A click on this icon above displays the list of chapters of this film about Jordan. A click on a dot goes directly to a chapter.
Reading the text below will help you better understand the historical context of the sites shown in this video.
00:44 • Walk in Little Petra
02:49 • Musician: rebab player
03:56 • The amazing cliffs of Little Petra
Troglodyte cities are always fascinating. Whether it is the carved cliffs of Cappadocia in Turkey, with their astonishing Byzantine churches carved into the rock or the Buddhist temples of the beginning of our era in central India, in Ellora or Ajanta, all these places remain steeped in mystery. .
Who dug these cities and temples? Why? how did they do it?
The site of Petra in Jordan is certainly one of the best known. And its builders, whose empire reached its peak in the time of Jesus Christ, the Nabataeans, continue to intrigue historians. This site is huge and includes a multitude of temples and a large necropolis.
If Petra was a big city, capital of the Nabataean empire, it seems that its little sister located a few kilometers away, was a kind of suburb where the rich merchants who made the fortune of Petra could live in peace, far from the bustle. from the big neighboring town.
Very small compared to Petra, the Little Petra site is much less frequented by tourists. However, it presents magnificent examples of cave architecture of the time. If the monuments are less dazzling than the "Treasure" of Petra, they are nonetheless of great aesthetic and historical value.
And, as a visitor, it affords the incomparable luxury of being able to be seen apart from the intrusive crowds that characterize Petra.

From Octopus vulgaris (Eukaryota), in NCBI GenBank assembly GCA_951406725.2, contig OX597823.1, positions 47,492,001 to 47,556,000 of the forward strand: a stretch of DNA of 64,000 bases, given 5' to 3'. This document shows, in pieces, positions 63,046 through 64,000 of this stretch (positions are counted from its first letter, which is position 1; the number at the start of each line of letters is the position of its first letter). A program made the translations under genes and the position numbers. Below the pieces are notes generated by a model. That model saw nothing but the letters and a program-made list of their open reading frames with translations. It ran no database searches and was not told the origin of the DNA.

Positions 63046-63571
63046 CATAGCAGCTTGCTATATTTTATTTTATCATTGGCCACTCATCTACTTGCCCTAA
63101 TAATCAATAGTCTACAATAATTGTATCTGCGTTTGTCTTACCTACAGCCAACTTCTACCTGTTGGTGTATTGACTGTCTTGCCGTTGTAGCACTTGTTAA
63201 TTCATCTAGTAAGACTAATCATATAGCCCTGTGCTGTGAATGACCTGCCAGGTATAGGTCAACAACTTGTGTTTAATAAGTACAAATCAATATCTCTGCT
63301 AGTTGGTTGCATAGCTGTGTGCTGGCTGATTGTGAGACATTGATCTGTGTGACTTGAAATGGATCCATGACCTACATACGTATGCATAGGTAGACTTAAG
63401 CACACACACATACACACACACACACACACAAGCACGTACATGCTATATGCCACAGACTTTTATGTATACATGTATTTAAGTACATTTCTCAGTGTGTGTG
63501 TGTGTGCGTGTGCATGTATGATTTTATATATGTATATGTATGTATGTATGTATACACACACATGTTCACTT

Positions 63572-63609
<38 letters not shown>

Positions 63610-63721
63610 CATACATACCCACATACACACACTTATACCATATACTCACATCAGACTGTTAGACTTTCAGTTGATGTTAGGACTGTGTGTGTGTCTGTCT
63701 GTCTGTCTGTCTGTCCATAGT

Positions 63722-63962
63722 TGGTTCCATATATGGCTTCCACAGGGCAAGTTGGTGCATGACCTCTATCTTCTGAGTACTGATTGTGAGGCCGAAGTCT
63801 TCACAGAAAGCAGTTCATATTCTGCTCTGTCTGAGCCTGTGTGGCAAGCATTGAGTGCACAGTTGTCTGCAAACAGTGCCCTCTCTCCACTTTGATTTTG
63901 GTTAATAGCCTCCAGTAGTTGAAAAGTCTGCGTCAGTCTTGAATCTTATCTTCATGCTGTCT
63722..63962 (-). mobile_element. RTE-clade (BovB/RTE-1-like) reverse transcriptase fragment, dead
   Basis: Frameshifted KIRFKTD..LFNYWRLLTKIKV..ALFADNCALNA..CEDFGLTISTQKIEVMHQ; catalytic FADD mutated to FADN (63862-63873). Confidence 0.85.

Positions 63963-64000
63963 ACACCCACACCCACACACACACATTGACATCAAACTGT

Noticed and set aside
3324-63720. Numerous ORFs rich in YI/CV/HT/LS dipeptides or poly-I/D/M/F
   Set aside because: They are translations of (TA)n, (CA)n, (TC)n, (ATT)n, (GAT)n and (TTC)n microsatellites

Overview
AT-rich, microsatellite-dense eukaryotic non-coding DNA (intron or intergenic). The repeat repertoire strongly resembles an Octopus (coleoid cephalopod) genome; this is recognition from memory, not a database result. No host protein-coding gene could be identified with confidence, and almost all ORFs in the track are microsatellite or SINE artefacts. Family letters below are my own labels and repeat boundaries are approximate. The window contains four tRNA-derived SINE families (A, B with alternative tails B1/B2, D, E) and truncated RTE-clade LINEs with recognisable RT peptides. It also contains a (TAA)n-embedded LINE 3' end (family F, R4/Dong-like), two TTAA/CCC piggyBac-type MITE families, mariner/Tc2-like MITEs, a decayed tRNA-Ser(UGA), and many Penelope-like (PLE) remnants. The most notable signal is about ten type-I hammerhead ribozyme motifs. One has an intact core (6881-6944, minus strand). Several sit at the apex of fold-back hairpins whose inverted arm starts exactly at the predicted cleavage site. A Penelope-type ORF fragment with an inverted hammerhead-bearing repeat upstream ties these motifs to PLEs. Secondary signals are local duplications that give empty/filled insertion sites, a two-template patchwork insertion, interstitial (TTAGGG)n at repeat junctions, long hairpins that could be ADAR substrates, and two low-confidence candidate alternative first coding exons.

Spoken comments in the film:
If Petra, a magnificent troglodyte site in Jordan is extremely lively and receives millions of tourists each year, Little Petra which is a few kilometers away also offers impressive monuments excavated in the rock, but in a more than appreciable calm.
A few kilometers from Petra in Jordan is another Nabataean site, much smaller than Petra. The site dates from the same period and also presents buildings excavated in the rock. Historians believe it was a suburb of Petra where wealthy merchants lived and enjoyed themselves.
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• Disclaimer: As traditional music is often subject to copyright (claimed by major music distribution groups), the musical illustration of this film "Little Petra • Jordan (EN)" partially uses typical music of Jordan and is partially borrowed from a collection of royalty-free music. Despite the painstaking care given to the musical choices in this film, some people may regret this choice, but it is the price to pay for not incurring unnecessary lawsuits. This decision was difficult to take, but it's the only viable solution, unfortunately. •